imrs.php-d5c781dbd7b9c23a93cdc5c79c467256ad7abc0e This post was originally published on this site

Supporters listen to Republican presidential nominee Donald Trump, speak during a campaign rally at the Sun Center Studios, September 22, 2016 in Aston, Pennsylvania. (Mark Wilson/Getty Images)

Polls are a way of summarizing. When we say that Hillary Clinton is winning (as she is in the most recent Post-ABC News poll, by 4 points among likely voters), that certainly doesn’t mean that no one is supporting Donald Trump. When we say that Donald Trump is winning in Georgia (as he is, although by a narrower margin than past Republicans), it doesn’t mean that everyone in the state plans to cast a Trump ballot in three weeks.

You know that, of course. And yet when the descriptor is more personal — how white men plan to vote, for example, or women with college degrees — polls can feel more personal, and more wrong. Maybe you’re a white man with no college degree who backs Clinton. You’re in the minority among men who share your demographics, but polling doesn’t say that no one with your demographic characteristics exist. Or maybe you’re a young black woman who plans to vote for Trump. Same deal: Polls suggest that you’re not the norm, but that’s it. It works the other way, too. Just because you and all of your friends share similar demographics and presidential preference doesn’t mean that no one like you doesn’t.

Let’s make this more obvious.

We created a tool that overlays polling results from our most recent survey over your own personal demographics. Because sample sizes get smaller as you dive deeper into demographic groups (in other words, we surveyed more men in total than white men who have graduate degrees), we are limited in how predictive we can get from the poll numbers alone. So we created a simple calculation that uses what data we do have to estimate where you might land on the Clinton-to-Trump scale. Bigger circles on the spectrum below indicate larger sample sizes within the poll, and therefore lower margins of error.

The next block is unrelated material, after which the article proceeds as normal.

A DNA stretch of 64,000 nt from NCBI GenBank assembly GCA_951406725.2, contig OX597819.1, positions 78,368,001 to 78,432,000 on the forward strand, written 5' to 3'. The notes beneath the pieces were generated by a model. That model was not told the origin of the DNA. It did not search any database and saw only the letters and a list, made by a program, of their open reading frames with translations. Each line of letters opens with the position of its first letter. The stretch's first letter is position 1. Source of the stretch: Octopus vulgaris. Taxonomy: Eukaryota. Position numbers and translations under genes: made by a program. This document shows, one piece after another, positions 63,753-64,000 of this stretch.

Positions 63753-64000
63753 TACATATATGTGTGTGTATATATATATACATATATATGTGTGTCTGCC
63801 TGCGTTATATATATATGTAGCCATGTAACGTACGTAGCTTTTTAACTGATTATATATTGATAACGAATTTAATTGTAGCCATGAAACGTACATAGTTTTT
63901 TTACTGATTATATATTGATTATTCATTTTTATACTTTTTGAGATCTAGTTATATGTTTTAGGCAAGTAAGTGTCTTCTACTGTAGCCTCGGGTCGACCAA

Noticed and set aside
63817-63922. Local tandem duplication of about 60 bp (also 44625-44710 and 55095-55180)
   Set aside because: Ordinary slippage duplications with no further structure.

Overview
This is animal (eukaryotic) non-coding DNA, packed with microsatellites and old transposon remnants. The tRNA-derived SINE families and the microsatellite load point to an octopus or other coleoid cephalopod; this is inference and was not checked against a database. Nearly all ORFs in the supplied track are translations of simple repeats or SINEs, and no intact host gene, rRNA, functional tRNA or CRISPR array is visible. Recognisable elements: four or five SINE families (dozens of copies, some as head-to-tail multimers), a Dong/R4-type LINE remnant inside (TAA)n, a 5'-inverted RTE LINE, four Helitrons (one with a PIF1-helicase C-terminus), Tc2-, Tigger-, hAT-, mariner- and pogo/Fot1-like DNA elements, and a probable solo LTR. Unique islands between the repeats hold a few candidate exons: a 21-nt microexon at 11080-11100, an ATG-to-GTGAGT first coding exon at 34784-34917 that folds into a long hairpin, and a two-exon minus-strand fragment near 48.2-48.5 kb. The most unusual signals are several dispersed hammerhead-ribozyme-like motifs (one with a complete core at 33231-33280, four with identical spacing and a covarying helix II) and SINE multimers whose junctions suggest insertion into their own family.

The point is precisely that we expect to get a lot of these predictions wrong. And, at the same time, that we can lay bare what our poll tells us about various demographic groups as Americans start to head to polling places.

Of course, you don’t have to plug in your own demographics. See what moves the needle, and how much. There’s a lot that goes into presidential decision-making, and demographic toplines only tell part of the story.

It’s also a reminder that polls deal with margins of error. Polls are upfront about how much they expect to be wrong. There are always people that defy the rest of the demographic group, and there are always estimates that under-represent support in one way or another due to the polls’ methodology.

Broadly, though, polls get it right. Hillary Clinton is winning nationally; Trump is winning in Georgia. That can change by Election Day, but for the most part, we know who will vote, and how.

Even if we guess wrong about you.

Comments are closed.